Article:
A hard hitting report on the sexual exploitation of children in Solomon Islands by workers in logging camps is resulting in calls for government action.
The report focused on the Arosi region in Makira province.
Linda Skates reports.
The stories in the report are chilling with young girls facing sexual exploitation or abuse by the workers.
"I was taken by my father to visit the camp. He works there, At the camp, I saw Malaysian men touching their house girl's breasts. I don't want to go to the camp now. My dad's boss gives me money, gum and lollies. He tells me to hurry up and grow up because I look really pretty."
The Church of Melanesia's Christian Care Centre compiled the study, which took in 12 villages in Arosi region, close to adjoining logging camps.
A clinical psychologist at the centre, Dr Tania Herbert, says there were 12 reports of girls being sold into marriages by their parents or entering into early marriages under the legal age of 15, a range of sexual abuse cases, and pornography was a problem.
But, Dr Herbert says the most prominent type of exploitation was that of prostitution, making up more than half of the 73 cases.
That was children ranging from age 11 to 19 with most of the children being aged 13 to 15. So, sometimes the children themselves were visiting the camps and exchanging sex for money, or other goods like rice or noodles or chewing gum, things like that. And, sometimes it was the parents who were organising for the children to go there.
The president of the National Council of Women, Hilda Kari, says sexual exploitation of children has been an issue for a long time.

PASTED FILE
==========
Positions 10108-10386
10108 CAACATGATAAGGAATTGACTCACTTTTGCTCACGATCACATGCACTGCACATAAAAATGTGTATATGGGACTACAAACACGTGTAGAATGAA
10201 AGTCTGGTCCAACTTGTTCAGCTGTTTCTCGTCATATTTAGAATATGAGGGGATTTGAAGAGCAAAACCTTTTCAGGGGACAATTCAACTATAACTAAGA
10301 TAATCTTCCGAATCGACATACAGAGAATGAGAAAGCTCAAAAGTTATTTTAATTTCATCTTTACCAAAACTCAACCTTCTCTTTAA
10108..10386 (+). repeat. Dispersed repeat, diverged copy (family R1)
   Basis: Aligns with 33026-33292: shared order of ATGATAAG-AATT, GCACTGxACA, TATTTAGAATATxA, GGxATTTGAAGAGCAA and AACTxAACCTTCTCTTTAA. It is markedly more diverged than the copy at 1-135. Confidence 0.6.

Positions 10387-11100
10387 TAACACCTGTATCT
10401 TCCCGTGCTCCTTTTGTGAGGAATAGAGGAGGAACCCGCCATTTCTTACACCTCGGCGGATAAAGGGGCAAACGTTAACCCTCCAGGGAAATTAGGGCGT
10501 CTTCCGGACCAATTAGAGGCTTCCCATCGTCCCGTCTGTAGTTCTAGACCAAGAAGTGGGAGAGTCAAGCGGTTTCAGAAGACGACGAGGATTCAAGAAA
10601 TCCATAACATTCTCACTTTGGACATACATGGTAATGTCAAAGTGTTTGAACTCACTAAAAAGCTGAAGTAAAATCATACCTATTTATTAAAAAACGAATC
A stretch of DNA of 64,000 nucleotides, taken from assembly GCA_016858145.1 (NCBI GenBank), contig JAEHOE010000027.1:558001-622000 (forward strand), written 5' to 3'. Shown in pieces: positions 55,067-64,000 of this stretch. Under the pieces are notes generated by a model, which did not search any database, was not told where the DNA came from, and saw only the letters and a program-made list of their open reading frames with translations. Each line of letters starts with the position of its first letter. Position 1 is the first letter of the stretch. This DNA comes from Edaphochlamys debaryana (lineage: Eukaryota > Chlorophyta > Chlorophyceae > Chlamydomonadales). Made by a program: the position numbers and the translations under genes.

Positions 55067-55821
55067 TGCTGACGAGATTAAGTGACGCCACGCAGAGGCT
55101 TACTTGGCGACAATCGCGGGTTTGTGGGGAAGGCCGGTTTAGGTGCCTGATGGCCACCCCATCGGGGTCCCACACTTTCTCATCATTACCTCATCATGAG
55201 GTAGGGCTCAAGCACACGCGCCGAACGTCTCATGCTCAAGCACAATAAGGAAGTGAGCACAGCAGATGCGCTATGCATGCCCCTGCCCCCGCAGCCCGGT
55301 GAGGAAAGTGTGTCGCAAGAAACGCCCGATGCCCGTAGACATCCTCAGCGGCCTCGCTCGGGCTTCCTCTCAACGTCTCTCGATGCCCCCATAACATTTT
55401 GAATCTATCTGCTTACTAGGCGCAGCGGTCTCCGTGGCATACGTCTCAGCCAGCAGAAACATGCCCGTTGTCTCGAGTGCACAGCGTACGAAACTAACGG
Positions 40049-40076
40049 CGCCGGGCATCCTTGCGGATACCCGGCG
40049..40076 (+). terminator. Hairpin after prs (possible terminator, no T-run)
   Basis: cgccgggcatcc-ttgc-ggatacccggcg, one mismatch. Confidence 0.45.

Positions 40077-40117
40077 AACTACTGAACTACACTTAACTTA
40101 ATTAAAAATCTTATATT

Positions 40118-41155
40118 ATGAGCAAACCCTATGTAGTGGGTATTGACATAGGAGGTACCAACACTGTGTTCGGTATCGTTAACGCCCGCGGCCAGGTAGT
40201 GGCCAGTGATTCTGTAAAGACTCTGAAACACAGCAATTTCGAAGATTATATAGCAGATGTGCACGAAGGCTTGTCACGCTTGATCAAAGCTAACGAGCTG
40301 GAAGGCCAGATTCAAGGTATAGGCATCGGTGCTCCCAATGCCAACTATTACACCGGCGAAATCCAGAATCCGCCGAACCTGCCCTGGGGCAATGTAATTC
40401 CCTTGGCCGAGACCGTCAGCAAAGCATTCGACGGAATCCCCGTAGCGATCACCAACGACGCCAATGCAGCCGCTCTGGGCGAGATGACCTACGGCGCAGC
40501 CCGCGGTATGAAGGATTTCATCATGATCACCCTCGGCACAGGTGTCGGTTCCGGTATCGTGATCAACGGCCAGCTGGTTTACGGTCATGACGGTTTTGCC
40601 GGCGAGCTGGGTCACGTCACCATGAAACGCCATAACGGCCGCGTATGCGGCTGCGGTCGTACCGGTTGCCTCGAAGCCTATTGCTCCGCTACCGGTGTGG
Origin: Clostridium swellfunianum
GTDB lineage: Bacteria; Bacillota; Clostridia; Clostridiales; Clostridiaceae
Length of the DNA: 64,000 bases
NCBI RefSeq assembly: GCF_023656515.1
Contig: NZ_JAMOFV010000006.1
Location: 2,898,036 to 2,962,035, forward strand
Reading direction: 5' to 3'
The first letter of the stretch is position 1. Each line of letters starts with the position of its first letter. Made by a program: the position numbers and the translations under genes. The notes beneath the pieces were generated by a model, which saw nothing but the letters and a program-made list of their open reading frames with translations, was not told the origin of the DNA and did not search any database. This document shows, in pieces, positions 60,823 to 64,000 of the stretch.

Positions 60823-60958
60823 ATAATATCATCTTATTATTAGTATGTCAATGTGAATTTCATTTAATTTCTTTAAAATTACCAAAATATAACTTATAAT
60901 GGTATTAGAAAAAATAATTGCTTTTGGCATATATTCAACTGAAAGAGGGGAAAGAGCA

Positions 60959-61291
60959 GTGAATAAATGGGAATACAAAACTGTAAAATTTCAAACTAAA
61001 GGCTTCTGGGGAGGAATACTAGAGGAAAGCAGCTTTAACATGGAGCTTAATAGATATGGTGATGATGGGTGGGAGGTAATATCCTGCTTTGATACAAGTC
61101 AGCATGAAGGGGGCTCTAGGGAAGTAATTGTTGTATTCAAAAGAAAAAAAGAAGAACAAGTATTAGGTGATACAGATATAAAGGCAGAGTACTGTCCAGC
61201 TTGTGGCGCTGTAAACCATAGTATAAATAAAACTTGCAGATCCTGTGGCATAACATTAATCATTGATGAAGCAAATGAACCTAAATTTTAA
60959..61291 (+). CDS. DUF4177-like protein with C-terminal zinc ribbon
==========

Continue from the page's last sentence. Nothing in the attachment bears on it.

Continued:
She says the government needs to act now.
They should reconsider looking at all these development areas in the logging industry; what kind of people are in the field, whether or not they should be bringing foreigners to be in the employment sector in this area or using Solomon Islanders in this labour force, rather than bringing these people who are causing these problems.
The loggers often operate in remote areas and the report states that the ease with which the men can access the children is compounded by the lack of accountability.
For example, the nearest police station to the Arosi region is in Kira Kira, several hours away by boat and the villagers say there's been little in the way of government agencies checking on what's happening at the camps.
Mrs Kari says they need to be more closely monitored by the government.
They rely so much on logging as much of their revenue collection, and every time we talk about this area in terms of issues, it's very hard to get through to them but we believe that the Solomon Islands government - it's time for them to do something for their people rather than just thinking about the money side of things.
The villages in the Arosi region are now more aware of the consequences and Dr Herbert says there have been some changes as a result.
Some of the girls who were going to the logging camps are no longer going there. One of the villages has now set up extensive signage and has imposed a ban on children going in to the camps. I mean, this is a huge issue. This is a terrible, terrible problem that's happenng in the Solomon Islands at the moment and we need to really address it.
Copies of the report are being distributed to the logging companies concerned but there's concern the practices are far more widespread than just the Arosi region.